20 November 2007

Cameroon: Law Against Female Circumcision

Actions against the practice of Female Genital Mutilation (FGM) in Cameroon will soon be legalised and reinforced.

Yesterday, during a Female Genital Mutilation advocacy workshop at the United States Embassy in Cameroon, the Vice Prime Minister, Minister of Justice and Keeper of the Seal, Amadou Ali, said the practice of FGM is prohibited in Cameroon and that during the revision of the Penal Code, all will be done to make sure that a law against FGM is put in place and enforced. Organised by the Cameroon Young Jurist Legal Resource Centre (CYJULERC), the workshop was sponsored by the US embassy through its Democracy and Human Rights Fund.

Minister Amadou Ali said the practice of female circumcision is recurrent in Cameroon particularly in the South West, East and Far North Provinces of the country. He stressed that Muslim culture does not accept Female Genital Mutilation but that of the Arab-Choa communities in the Far North Province. Although the practice seems to be dwindling, the Vice Prime Minister said it is something that still takes place in certain regions that are not yet open to the world. This is why all parliamentarians present during the workshop stood for a law against FGM. From Honourables Rose Abunaw Agbor to Pauline Ndoumou and Ayah Paul Abine, the remark was the same. "We are ready to vote a law against FGM which is a practice that compounds unspeakable violence and pains against women and young girls in Cameroon", the parliamentarians stressed. Honourable Ayah Paul Abine went further to say that he wishes the law will not only be limited to the practice of FGM but will also include cases of early marriages as some children are given out for marriage as early as seven years.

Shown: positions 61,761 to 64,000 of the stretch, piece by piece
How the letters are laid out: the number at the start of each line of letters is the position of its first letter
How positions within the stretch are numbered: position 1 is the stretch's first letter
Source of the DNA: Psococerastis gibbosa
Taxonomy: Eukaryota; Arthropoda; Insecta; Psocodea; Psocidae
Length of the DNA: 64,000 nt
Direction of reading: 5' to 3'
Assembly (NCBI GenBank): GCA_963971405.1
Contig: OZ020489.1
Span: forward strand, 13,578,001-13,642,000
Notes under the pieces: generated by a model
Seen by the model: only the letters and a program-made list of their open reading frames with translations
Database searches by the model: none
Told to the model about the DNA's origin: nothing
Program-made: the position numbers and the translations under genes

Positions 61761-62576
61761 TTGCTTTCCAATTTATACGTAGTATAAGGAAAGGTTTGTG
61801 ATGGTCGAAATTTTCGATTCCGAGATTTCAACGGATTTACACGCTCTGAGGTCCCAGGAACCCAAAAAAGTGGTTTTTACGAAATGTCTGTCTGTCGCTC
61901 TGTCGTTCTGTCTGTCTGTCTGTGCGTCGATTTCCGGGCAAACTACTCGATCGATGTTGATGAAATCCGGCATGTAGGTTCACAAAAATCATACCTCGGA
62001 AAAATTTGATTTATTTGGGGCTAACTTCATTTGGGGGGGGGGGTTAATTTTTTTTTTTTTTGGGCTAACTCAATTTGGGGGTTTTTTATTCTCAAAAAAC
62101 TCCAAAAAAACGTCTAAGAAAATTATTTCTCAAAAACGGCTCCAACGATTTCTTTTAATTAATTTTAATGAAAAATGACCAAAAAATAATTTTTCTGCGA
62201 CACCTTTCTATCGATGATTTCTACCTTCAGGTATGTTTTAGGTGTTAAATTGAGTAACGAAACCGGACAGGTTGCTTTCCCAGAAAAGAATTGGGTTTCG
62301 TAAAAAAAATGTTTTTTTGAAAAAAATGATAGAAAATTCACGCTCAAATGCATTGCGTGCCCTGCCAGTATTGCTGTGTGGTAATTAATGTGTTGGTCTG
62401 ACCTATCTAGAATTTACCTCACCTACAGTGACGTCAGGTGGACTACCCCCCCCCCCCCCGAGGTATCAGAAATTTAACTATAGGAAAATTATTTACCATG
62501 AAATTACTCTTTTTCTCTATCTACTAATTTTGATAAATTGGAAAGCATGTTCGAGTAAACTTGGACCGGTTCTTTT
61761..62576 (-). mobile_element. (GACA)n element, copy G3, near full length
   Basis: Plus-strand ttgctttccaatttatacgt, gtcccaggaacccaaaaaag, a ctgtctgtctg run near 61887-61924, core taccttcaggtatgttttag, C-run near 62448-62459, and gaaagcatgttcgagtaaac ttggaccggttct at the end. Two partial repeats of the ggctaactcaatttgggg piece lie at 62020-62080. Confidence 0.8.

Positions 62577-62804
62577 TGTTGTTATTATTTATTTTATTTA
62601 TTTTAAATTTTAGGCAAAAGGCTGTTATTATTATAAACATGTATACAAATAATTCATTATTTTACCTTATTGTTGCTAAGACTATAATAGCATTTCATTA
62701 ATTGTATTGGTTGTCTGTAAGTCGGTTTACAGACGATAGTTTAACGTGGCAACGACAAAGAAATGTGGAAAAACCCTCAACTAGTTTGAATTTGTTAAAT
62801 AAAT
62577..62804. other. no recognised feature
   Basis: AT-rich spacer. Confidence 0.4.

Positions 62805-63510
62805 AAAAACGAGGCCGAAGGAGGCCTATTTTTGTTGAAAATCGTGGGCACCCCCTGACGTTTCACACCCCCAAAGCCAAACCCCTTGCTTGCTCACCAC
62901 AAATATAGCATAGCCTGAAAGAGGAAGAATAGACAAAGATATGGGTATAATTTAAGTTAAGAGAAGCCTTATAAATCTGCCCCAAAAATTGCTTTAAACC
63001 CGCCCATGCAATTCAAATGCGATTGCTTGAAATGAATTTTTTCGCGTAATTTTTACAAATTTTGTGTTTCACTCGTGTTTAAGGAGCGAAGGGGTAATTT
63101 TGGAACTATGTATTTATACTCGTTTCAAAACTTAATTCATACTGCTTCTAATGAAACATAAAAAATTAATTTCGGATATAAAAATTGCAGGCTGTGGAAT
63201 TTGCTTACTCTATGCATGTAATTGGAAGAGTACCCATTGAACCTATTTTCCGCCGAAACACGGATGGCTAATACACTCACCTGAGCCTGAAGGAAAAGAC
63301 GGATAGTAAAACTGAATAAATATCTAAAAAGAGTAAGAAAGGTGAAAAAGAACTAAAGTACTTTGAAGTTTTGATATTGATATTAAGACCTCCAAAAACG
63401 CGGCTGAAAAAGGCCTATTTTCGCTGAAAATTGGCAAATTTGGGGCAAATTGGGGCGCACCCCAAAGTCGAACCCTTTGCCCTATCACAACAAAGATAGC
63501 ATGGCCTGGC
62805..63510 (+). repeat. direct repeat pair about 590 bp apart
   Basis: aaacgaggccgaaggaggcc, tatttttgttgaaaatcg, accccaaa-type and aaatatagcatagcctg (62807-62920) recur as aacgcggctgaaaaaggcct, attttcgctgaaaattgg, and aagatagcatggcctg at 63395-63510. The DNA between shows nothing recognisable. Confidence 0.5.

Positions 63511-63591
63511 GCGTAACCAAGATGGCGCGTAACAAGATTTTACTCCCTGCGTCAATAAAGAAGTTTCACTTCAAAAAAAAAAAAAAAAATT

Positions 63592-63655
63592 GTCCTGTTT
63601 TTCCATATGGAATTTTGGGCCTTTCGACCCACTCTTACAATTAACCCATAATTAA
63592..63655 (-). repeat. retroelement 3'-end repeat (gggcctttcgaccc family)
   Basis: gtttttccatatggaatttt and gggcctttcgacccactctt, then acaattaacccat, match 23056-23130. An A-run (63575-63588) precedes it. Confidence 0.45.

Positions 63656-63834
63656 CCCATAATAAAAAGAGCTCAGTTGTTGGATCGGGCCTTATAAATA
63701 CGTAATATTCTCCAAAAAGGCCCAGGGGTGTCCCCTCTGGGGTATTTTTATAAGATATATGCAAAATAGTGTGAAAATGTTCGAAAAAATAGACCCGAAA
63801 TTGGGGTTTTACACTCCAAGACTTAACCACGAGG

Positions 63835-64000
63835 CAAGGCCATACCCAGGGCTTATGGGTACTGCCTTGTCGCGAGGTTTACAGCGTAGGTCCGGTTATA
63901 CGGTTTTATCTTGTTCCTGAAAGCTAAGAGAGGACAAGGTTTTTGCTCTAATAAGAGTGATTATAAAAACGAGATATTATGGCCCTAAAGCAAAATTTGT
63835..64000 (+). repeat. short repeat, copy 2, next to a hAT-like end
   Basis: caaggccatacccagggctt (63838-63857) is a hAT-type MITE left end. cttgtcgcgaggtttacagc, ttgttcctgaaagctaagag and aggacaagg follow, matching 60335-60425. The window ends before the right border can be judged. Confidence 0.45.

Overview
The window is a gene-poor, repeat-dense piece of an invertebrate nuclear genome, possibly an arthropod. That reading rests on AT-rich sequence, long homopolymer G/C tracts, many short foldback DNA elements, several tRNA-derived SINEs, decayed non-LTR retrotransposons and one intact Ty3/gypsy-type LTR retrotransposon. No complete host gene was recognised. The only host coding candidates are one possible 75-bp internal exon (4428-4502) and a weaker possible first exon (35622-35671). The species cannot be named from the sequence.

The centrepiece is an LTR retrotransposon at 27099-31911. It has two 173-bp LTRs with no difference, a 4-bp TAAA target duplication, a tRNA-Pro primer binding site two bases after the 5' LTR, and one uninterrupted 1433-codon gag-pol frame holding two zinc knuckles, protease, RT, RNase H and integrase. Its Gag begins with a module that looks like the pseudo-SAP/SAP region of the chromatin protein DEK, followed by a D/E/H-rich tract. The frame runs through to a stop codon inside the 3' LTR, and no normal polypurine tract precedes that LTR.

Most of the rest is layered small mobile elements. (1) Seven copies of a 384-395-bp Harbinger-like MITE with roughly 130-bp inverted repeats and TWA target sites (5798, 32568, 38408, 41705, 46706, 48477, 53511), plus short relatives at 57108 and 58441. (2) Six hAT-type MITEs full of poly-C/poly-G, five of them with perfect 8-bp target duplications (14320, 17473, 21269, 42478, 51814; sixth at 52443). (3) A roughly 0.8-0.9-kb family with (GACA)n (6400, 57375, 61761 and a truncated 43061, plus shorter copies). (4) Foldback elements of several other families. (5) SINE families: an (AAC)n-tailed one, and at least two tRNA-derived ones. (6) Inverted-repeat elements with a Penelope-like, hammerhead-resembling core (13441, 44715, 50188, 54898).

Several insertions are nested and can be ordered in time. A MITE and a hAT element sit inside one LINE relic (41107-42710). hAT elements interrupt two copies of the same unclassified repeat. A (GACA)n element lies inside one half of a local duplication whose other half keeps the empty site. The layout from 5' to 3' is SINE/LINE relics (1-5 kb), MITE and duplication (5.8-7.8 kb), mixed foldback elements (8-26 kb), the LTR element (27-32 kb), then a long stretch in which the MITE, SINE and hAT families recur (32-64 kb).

Statistics from the World Health Organisation (WHO) estimates that worldwide, 150 million women and girls have been subjected to FGM and an additional two million girls are at risk each year. The US Ambassador to Cameroon Janet Garvey, the Deputy British High Commissioner at the British High Commissioner in Cameroon, Gillian Edwards, and other speakers stressed on the importance of Cameroon to be part of the fifteen other African countries that enacted laws criminalising FGM. Janet Garvey said it is their (interest to see that everybody in Cameroon is protected under the law.

Ayuk Esther of CYJULERC said they are lobbying for a law against FGM and an amendment of section 277 of the Penal Code is very urgent so that it can cover all types of FGM in Cameroon. "Adopting a specific law to punish those who practice FGM is the best thing the government can do to ensure that the practice is eradicated in Cameroon." Ayuk Esther noted.

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